Back when I was 24-25, I told myself that our brand new baby business would be doing $1-2 million a year by the time I turned 30. My 30th birthday is Sunday. Did we make it?
Am I sad?
So, should I then be giving thanks to the overweening power of subconscious self-protection mechanisms?
There are a lot of lessons I’ve learned in the past 6 years of running a bootstrapped product business, ~18 years of hustling, and 4+ years of teaching others to hustle.
And this here lesson is a major one:
You can never know quite how things will turn out…or how you’ll feel about it when they do.
The thing you think you want on Day 1 will very likely turn out to be the last thing you’d want on Day 731. The vision board you set your eyes & heart on may turn out to be something you despise.
Or, more likely, something that just doesn’t matter to you any more.
For me, the $1-2 million was a kind of signal: I have ambition. When I talked about “competitors in our space,” I used to gasp at their audacity (because of how terrible their products were). I knew I could & should do better.
My friends often heard me laughing, “I’m gonna eat their lunch!”
That was 5 years ago. Today? I just can’t give a shit.
We worked on a second SaaS that people absolutely loved, that earned five figures in private beta, that looked like it was going to be a huge hit. We could have eaten ZenDesk’s lunch, if that was what really mattered.
But it isn’t.
That’s why in 2013 Alex, my 30x500 co-teacher, and I decided to kill the goose that was laying $200k golden eggs. Yeah, we took the class that brought in >$400k/year and…ended it. We started fresh. We retooled the class, giving up $320,000 in revenue. And it was worth it.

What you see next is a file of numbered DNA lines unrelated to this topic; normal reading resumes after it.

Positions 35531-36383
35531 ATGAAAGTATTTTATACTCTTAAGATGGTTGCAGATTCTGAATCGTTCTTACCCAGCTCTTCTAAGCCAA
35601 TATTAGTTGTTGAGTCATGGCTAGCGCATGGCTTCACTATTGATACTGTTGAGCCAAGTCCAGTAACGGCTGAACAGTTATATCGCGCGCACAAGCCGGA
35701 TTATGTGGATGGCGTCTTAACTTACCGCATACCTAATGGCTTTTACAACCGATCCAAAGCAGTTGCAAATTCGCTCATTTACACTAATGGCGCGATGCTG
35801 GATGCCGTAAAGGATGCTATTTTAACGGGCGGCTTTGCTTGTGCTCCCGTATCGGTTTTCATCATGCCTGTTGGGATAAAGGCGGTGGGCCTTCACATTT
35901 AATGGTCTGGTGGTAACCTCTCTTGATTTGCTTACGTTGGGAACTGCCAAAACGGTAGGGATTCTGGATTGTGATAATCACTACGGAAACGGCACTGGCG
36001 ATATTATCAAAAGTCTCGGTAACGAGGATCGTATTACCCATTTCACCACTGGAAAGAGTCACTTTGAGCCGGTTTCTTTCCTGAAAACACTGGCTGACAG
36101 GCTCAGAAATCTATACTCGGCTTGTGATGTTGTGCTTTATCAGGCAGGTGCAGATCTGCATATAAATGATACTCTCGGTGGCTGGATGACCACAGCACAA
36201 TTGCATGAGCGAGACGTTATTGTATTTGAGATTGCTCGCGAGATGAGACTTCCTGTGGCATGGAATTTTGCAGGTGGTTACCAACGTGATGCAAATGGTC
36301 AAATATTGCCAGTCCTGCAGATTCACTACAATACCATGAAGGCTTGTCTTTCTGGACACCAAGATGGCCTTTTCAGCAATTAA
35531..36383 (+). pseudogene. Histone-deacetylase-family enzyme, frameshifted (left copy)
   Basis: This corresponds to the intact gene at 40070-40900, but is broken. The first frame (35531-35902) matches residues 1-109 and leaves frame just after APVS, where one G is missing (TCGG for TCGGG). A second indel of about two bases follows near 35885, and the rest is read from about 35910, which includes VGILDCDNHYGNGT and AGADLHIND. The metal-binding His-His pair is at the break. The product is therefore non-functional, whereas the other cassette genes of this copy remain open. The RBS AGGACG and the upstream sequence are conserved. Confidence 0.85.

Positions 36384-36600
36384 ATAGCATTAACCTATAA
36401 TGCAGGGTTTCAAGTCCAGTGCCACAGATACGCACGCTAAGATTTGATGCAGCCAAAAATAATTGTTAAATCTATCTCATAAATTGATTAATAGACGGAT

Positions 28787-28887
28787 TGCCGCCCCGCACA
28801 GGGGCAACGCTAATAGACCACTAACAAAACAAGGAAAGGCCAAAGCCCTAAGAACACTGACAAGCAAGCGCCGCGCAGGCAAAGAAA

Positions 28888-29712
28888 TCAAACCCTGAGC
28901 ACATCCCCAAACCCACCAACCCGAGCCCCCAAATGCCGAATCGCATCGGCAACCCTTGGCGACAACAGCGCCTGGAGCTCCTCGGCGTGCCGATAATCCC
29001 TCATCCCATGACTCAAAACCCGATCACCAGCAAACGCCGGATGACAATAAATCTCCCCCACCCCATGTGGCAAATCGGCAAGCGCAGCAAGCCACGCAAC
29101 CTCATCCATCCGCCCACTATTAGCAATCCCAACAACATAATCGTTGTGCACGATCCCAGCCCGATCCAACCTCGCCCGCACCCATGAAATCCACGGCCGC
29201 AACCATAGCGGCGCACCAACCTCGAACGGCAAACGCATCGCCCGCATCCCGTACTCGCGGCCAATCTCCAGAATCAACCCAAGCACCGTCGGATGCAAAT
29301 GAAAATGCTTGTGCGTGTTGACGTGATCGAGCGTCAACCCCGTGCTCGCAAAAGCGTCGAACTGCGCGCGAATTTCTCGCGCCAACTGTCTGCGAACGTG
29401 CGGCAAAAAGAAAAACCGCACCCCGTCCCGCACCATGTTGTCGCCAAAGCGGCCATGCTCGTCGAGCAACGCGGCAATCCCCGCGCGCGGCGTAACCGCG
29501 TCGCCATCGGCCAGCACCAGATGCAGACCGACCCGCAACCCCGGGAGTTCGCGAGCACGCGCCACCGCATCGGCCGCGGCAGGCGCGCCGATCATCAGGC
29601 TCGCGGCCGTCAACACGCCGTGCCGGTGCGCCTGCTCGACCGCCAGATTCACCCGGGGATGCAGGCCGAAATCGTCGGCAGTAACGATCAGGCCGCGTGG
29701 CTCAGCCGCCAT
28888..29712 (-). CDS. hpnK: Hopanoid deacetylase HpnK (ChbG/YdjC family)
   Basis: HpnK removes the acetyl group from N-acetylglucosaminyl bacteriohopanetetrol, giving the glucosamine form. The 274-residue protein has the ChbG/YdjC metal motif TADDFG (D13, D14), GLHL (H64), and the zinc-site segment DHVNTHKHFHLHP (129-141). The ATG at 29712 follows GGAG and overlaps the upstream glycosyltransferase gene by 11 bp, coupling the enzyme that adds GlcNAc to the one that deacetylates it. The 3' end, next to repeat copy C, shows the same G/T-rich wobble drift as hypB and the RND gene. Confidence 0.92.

These days I’ve got less than zero desire to “beat” anyone. I don’t want to eat their lunch. I just want to eat my lunch. At that awesome local cheese shop. In the courtyard. With my team…my friends. Without concern for the hour or duration.
And I don’t care if we never gross $2,000,000 a year.
Yes, this sounds like the last page of a chick lit paperback. But it’s true.
A fuckload can change in 6 years…and it usually will.
In those past 6 years I left a consulting company I co-founded, convinced my husband-to-be to leave his consulting agency that he co-founded (and start a new one with me), convinced him to start a product company with me, and did all the things that entails.
That included those times when I/we…
- moved to Austria, got married, moved again, moved back to the US
- forged a development partnership, only later to kill it
- and another (later) went the same way…
- designed and managed the development of a SaaS, and learned how to run one
- prodded, structured, wrote, laid out, and launched a technical ebook
- designed & delivered 2-3 day private JS workshops